Ruby Wiki
Advertisement

A feature originally found in Perl, the special variables have special meanings to Ruby. These variables begin with a $ character and consequently are always global, in contrast to Perl which can make them local for certain purposes. (Variables relating to regular expression matching are locally scoped.) Most are named with $ followed by one or more non-alphanumeric characters.

List of special variables[]

The special variables in Ruby 1.8 are listed below, and grouped into categories of related variables.

Exception handling[]

Name Description
$! A String giving a message describing the pending exception; this is the second parameter to a raise statement.
$@ The backtrace for the pending exception, as an Array of Strings.

Regular expression matching[]

These variables are locally scoped in spite of their initial $ character.

Name Description
$& The complete String that matched the last Regexp, or nil if the match failed.
$` The string preceding the last Regexp match, or nil if the match failed.
$' The string following the last Regexp match, or nil if the match failed.
$+ The highest group matched by the last successful Regexp match.
$1, $2, ... The match for the first, second, etc. parenthesized groups in the last regular expression.
$~ The MatchData of the last Regexp match in the current scope.

String processing[]

Name Description
$= This variable is deprecated and has been removed from Ruby 1.9. To do case-insensitive String compares, use str1.casecmp(str2). When $= is set to a true value, String comparisons map uppercase ASCII letters to lowercase.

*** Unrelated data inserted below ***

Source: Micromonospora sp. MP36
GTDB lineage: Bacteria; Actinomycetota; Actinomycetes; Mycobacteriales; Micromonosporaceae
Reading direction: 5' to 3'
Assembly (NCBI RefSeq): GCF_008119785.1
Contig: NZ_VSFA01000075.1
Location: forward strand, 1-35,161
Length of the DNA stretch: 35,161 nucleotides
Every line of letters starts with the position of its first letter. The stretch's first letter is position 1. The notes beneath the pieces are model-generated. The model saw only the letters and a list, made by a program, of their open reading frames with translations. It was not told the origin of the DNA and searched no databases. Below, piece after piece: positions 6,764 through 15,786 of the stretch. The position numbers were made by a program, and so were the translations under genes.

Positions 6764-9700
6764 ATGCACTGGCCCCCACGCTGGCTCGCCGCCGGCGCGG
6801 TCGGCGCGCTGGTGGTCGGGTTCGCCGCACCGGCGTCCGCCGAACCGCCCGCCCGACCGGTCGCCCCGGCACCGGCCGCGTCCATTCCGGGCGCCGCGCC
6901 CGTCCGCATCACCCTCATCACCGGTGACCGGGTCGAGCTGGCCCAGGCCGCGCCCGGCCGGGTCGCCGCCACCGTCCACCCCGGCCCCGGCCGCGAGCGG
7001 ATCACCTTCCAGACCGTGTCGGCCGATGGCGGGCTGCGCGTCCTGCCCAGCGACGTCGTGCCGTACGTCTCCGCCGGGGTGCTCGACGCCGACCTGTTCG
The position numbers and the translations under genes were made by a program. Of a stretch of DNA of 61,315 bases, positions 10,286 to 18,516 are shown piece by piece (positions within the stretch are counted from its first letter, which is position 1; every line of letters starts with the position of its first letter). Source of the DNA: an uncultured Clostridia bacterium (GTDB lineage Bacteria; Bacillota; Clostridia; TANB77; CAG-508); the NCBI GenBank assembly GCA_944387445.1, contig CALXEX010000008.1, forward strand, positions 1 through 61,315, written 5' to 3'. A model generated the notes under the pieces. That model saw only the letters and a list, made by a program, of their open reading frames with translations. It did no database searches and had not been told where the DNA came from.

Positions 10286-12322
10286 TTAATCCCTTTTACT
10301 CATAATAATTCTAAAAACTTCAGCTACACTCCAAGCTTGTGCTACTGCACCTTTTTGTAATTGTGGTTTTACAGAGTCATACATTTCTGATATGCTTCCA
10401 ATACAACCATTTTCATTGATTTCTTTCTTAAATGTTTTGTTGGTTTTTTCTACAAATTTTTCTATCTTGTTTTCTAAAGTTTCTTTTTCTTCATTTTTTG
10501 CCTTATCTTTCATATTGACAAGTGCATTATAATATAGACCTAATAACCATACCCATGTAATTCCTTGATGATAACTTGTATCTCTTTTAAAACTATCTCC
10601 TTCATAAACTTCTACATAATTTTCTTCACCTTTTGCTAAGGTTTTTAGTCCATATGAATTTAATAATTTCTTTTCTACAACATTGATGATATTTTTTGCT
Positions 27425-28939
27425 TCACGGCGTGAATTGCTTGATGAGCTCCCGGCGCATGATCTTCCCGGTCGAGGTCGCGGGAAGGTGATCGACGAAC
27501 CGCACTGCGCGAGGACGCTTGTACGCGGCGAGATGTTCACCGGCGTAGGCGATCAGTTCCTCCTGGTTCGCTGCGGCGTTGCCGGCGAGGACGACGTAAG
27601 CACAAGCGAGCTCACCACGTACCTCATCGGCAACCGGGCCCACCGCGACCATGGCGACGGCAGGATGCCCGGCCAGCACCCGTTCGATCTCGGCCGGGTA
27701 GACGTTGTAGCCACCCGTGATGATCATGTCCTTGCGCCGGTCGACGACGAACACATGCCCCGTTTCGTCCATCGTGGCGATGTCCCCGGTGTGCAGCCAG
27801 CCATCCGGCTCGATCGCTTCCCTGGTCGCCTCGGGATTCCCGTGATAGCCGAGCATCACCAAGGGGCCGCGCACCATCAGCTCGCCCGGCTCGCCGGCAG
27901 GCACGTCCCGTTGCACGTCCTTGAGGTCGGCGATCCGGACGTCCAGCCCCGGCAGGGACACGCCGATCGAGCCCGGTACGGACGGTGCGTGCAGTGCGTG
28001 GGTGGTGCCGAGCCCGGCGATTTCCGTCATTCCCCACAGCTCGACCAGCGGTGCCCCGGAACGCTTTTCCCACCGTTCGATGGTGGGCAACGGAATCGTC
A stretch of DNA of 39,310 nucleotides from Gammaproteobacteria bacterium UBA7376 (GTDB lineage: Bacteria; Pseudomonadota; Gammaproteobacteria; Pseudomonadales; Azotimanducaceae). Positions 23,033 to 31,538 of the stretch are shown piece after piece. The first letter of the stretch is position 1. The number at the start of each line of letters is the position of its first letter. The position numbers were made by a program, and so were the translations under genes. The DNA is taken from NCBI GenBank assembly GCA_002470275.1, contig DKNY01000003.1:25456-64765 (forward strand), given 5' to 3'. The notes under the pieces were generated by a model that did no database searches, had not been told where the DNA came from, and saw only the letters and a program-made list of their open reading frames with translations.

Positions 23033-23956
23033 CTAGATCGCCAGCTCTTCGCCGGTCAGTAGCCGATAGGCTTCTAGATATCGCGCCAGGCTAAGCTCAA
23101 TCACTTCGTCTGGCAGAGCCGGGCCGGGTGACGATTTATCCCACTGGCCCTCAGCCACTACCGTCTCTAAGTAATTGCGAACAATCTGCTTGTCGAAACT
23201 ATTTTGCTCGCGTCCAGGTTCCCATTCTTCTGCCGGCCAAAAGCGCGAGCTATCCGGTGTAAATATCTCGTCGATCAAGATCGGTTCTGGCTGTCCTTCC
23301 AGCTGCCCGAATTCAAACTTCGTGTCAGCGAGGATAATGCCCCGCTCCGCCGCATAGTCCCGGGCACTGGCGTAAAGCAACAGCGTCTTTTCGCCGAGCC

Input and output formatting[]

Name Description
$/ Input record separator. Default setting: "\n". If this is nil, the whole file will be read at once. String methods such as each_line also use this variable.
$\ Output record separator. Used by print and IO#write. Default setting: nil.
$, Item to be emitted between the parameters of print and Array#join.
$; Default separator for String#split.
$-0 Synonym for $/.
$-F Synonym for $;.
$-l True if automatic line ending processing (command line switch -l). $\ is set to the value of $/, and then each line read is processed using chop!.

Standard input and output[]

Name Description
$< An object with the methods of IO, representing the concatenation of all files given by command-line parameters; equivalent to $stdin if no such parameters exist. Similar to Perl's <> file descriptor.
$> The default output for print and printf. Default setting: $stdout.

Uncategorized[]

Name Description
$$ Numeric process ID of the current process.
$* Array containing the command line parameters. Unlike argv in a C program, $* does not include the name of the program; that is found in $0.
$-I Synonym for $:.
$-K This variable is removed from Ruby 1.9; use str.force_encoding(enc) to set the encoding of an individual string. This may be set to "EUC-JP", "SJIS", "UTF8", "ASCII", or "NONE" to set which of the supported character encodings will be assumed.
$-a
$-d True if debug mode is enabled (command line switch -d).
$-i
$-p
$-v
$-w Synonym for $-v.
$.
$0 The name of the current Ruby script.
$: Array containing the paths from which objects can be loaded.
$? Returns Process::Status for last executed child process (e.g., from `ls -l`)
$" An array containing the filenames of modules loaded by require, read-only.
$_ The last line read from STDIN
$DEBUG Synonym for $-d.
$FILENAME
$KCODE Synonym for $-K.
$LOADED_FEATURES Synonym for $".
$LOAD_PATH Synonym for $:.
$PROGRAM_NAME Synonym for $0.
$SAFE Level for taint and other security-related checks.
$VERBOSE Synonym for $-v.
$deferr This variable is deprecated.
$defout This variable is deprecated.
$stderr
$stdin
$stdout

New in Ruby 1.9[]

The $=, $defout, and $deferr variables, deprecated in Ruby 1.8, disappear altogether in Ruby 1.9. Setting $= will provoke a warning and have no other effect.

$-K and $KCODE are not tagged as deprecated in Ruby 1.8, but nonetheless provoke a warning if used in Ruby 1.9, and have no effect. Strings can now be tagged individually with their encodings.

The $-W variable reflects the warning level of 0, 1, or 2, which may be set on the command line or by assigning $-W.